In part that's because the games themselves are reigniting deep enmity over Russia's presence in and near the North Caucasus.

"The North Caucasus is a cauldron and pretty unstable, even though there is not a large-scale war going on right now," says Stent.

Some of the violence is fresh in people's minds: the Russian-Georgian military clashes of 2008, the still-disputed territory of Abkhazia south of Sochi on the Black Sea, and the extreme and cyclical bloodshed between Russian and Chechen forces after the collapse of the Soviet Union, to name just a few examples. (See "Boston Bombing Suspects Put Chechnya in Spotlight.")

Terror attacks are not uncommon, and some examples not far from Sochi have included recent bombings in Volgograd (formerly Stalingrad), the brutal 2004 hostage-taking of schoolchildren in North Ossetia, and countless kidnappings and violent clashes. Last month saw reports of six bodies discovered laced with explosives near the spa town of Pyatigorsk, east of Sochi and close to the republic of Karachay-Cherkessia (Karachayevo-Cherkesiya).

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Russian police patrol the Olympic Park as preparations continue for the Winter Games.

Bloody History

"Cherkessian" comes from the Russian word for "Circassian"—and it is that particular tribe's troubled history with Russia that is being used by militants as a prime pretext for threats of violence against the games.

The 2014 games fall during the 150th anniversary year of the defeat of the Circassians, who fought for just over a century against the Russian Empire but were felled by Tsar Alexander II in 1864. Hundreds of thousands were killed or exiled across the Black Sea to modern-day Turkey.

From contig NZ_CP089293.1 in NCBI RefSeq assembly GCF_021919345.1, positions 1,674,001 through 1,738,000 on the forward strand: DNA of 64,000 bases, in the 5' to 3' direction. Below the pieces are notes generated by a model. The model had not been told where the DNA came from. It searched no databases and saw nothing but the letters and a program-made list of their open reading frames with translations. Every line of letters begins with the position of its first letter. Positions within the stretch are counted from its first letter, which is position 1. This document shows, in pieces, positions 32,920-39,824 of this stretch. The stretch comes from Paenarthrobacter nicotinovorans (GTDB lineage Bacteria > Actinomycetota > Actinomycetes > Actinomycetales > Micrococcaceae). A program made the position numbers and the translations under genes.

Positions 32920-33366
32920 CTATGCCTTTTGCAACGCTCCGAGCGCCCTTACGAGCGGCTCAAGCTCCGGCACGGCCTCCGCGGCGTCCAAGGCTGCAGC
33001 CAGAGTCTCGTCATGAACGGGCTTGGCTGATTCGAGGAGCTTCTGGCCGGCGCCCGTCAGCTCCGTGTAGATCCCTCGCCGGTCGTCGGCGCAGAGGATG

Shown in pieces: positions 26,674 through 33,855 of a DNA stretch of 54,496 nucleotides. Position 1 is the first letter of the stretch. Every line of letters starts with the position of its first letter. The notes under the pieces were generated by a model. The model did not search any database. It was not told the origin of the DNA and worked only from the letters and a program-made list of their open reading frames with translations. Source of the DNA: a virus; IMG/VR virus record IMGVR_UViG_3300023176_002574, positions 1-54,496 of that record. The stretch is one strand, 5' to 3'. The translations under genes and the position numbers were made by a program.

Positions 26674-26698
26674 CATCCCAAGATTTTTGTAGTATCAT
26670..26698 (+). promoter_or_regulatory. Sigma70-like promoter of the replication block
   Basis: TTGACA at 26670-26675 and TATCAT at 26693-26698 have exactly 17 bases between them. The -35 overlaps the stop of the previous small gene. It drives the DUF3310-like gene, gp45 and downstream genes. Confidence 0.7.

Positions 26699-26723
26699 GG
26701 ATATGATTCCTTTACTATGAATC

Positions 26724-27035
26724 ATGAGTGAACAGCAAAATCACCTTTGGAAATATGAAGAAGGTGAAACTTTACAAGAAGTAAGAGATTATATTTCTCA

Many in the Circassian diaspora have peacefully protested the Olympics, but the games have also become a rallying cry for Islamic militants who have posted YouTube videos "calling them 'games on our bones' and threatening to attack" says Andrei Soldatov, an investigative journalist in Moscow with the Agentura.ru website, which covers Russia's security services.

One hundred and fifty years ago, "the region around Sochi would have been one of the last strongholds as the mountaineers retreated down the ravines to the Black Sea to desperately take ships to the Ottoman Empire," says Austin Jersild, associate professor of history at Old Dominion University in Norfolk, Virginia, and a specialist in the 19th-century Russian expansion into the Caucasus.

"Those mountains and ravines where they were murdered as they fled are where the games are being held. The coming-together of contemporary politics, geography, and history in this one place at this one time is almost bizarre."

At the time, the conquest of the tribe was defended as part of the Russian Empire's expansion into the south beginning in the 18th century, and it was part of the larger colonial story of the time—which included the French in North Africa and European settlers in North America, says Jersild.

Russia's first foothold in the region was in Georgia, where it gained control in 1783. But the centuries that followed saw Russia struggling to maintain power over rebellious mountain tribes throughout the Caucasus, and the turmoil and tension has played out well into the current century, and into the current Olympic Games.